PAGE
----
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Salmonella Outbreaks Linked to Backyard Poultry - CDC

Investigation Notice Posted July 20, 2023

Public health officials are investigating multistate outbreaks of Salmonella linked to contact with backyard poultry. Any backyard poultry can carry Salmonella germs that can make you sick. Always take steps to stay healthy around your flock.

Fast Facts

  • Illnesses: 690 (280 new)

  • Hospitalizations: 141 (57 new)

  • Deaths: 0

  • States: 47 and Puerto Rico (3 new)

  • Investigation status: Active (first posted on May 19, 2023)

· Backyard Poultry and Salmonella

· Backyard poultry, like chickens and ducks, can carry Salmonella germs even if they look healthy and clean. These germs can easily spread to anything in the areas where the poultry live and roam.

· You can get sick from touching your backyard poultry or anything in their environment and then touching your mouth or food and swallowing Salmonella germs.

What Backyard Flock Owners Should Do

Wash your hands

Always wash your hands with soap and water immediately after touching backyard poultry, their eggs, or anything in the area where they live and roam.

Use hand sanitizer if soap and water are not readily available. Consider keeping hand sanitizer at your coop.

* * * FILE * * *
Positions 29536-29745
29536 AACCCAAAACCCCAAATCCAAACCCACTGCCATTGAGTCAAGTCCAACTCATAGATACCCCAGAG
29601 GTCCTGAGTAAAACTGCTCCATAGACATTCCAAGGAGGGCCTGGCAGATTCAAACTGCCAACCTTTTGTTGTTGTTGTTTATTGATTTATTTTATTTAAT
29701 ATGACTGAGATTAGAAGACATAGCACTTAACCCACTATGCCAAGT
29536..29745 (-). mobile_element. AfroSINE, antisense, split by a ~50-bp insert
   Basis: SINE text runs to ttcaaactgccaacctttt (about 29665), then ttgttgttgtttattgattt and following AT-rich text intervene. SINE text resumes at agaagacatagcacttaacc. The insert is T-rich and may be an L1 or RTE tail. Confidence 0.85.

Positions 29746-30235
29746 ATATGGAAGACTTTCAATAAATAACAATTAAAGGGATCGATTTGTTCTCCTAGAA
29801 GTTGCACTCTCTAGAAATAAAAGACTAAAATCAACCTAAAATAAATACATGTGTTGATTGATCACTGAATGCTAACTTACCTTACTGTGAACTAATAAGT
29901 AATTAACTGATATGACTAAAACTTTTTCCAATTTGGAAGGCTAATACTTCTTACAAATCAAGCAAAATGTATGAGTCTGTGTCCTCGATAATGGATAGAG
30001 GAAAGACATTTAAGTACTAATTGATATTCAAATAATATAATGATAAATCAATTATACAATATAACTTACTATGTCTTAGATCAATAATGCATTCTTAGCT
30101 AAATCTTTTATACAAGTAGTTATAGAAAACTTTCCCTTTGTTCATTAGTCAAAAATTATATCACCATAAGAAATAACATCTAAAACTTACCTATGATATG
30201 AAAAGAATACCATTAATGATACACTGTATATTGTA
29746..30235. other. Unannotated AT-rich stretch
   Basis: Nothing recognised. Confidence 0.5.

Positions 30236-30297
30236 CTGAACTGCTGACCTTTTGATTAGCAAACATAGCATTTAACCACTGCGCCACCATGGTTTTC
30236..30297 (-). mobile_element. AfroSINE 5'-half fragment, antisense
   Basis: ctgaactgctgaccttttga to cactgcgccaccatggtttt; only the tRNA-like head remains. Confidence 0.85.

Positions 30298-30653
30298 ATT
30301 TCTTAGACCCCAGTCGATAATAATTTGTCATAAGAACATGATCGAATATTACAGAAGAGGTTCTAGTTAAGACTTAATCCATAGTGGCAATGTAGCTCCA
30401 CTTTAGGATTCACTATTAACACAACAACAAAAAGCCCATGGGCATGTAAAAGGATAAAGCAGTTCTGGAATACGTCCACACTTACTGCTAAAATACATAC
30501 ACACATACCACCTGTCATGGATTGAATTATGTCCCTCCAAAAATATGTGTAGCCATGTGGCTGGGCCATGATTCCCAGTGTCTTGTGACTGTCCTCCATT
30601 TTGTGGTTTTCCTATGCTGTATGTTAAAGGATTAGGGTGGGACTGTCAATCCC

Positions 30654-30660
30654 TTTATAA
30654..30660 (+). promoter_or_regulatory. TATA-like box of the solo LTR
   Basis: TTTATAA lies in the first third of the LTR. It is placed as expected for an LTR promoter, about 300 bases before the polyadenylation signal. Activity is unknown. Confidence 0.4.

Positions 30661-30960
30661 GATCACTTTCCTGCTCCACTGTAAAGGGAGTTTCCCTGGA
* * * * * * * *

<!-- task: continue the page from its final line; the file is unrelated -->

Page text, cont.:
Be safe around backyard flocks

Don’t kiss or snuggle backyard poultry, and don’t eat or drink around them. This can spread Salmonella germs to your mouth and make you sick.

Keep your backyard flock and supplies you use to care for them (like feed containers and shoes you wear in the coop) outside of the house. You should also clean the supplies outside the house.

Supervise kids around flocks

Always supervise children around backyard poultry and make sure they wash their hands properly afterward.

Don’t let children younger than 5 years touch chicks, ducklings, or other backyard poultry. Young children are more likely to get sick from germs like Salmonella.

Backyard poultry should not be kept in schools, childcare centers, and other facilities with children younger than 5 years old.